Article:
It is here noted that all the cases cited to by the defendants predate the 1993 amendments to the Federal Rules of Civil Procedure. Thus, those cases which were good law at one time are no more.
b) Rule 12(b) (6)
Defendants further move under Fed. R. Civ. P. 12(b) (6) to dismiss the complaint contending that the complaint fails to state a viable cause of action for imposing liability on the defendants under the laws of ERISA. More specifically, it is argued that the complaint fails to sufficiently allege that the defendants stock sale and redemption was in fact an action to "evade or avoid withdrawal liability" under ERISA.
As counsels are well aware, on a motion to dismiss, the facts alleged by the plaintiffs are assumed to be true and must be liberally construed in the light most favorable to the plaintiffs. Scheuer v. Rhodes, 416 U.S. 232, 236, 40 L. Ed. 2d 90, 94 S. Ct. 1683 (1974); Easton v. Sundram, 947 F.2d 1011, 1014 (2d Cir. 1991), cert. denied, 118 L. Ed. 2d 548, 112 S. Ct. 1943 (1992). While the court need not accept mere conclusions of law, the court should accept the pleader's description of what happened along with any conclusions that can reasonably be drawn therefrom. Murray v. City of Milford, 380 F.2d 468 (2d Cir. 1967). Thus, the court's inquiry on this Rule 12(b) (6) motion is merely directed to whether plaintiff's allegations constitute a statement of claim under Rule 8(a), which calls for "a short and plain statement of the claim showing that the pleader is entitled to relief." Fed. R. Civ. P. 8(a).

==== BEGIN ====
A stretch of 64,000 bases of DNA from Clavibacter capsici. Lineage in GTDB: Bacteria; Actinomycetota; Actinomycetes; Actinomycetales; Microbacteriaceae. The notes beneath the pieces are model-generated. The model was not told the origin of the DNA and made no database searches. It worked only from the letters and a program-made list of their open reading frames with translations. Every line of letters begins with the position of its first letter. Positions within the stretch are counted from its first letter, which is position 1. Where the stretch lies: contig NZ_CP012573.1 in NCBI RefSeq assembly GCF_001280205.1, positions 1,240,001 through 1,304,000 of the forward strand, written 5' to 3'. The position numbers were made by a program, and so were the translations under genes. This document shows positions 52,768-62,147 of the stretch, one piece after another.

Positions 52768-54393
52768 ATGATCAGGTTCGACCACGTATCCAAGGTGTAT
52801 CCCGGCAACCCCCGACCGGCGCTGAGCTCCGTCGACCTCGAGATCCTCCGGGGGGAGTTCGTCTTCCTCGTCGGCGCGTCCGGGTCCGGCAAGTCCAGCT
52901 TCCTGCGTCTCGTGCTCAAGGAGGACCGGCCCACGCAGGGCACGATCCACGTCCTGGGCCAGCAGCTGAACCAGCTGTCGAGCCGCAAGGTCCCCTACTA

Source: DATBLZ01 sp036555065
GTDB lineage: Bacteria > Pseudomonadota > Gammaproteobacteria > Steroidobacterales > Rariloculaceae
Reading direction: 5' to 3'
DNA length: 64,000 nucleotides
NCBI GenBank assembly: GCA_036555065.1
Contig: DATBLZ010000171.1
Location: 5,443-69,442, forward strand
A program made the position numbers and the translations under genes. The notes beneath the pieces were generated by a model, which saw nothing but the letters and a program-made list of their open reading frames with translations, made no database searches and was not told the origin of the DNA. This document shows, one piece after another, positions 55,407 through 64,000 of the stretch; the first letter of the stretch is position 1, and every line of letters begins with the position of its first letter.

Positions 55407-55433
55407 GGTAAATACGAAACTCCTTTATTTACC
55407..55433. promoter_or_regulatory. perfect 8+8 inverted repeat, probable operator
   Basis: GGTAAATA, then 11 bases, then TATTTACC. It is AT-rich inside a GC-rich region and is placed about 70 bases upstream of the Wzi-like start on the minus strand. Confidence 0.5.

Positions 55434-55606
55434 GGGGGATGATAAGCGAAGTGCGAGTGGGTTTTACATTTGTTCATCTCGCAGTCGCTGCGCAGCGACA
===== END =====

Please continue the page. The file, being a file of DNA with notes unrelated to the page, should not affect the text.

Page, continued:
In sum, a complaint should not be dismissed for failure to state a claim unless it appears, beyond doubt, that the plaintiff can prove no set of facts which would entitle them to relief. Conley v. Gibson, 355 U.S. 41, 2 L. Ed. 2d 80, 78 S. Ct. 99 (1957); Dahlberg v. Becker, 748 F.2d 85, 88 (2d Cir. 1984), cert. denied 470 U.S. 1084, 85 L. Ed. 2d 144, 105 S. Ct. 1845 (1985); Wanamaker v. Columbian Rope Co., 740 F. Supp. 127 (N.D.N.Y. 1990).
Examining the instant complaint in light most favorable to the plaintiff, the Court agrees with the defendants' assessment of the deficiencies on the face of the complaint. In order for the complaint to state a viable cause of action against the defendants, it is imperative that it demonstrate that the defendants in question controlled Canny Trucking during the time period of Canny Trucking's withdrawal from the multiemployer plan. In order for the plaintiff to place liability on the defendants, this one fact must be alleged in the complaint. Failure to do so would be fatal.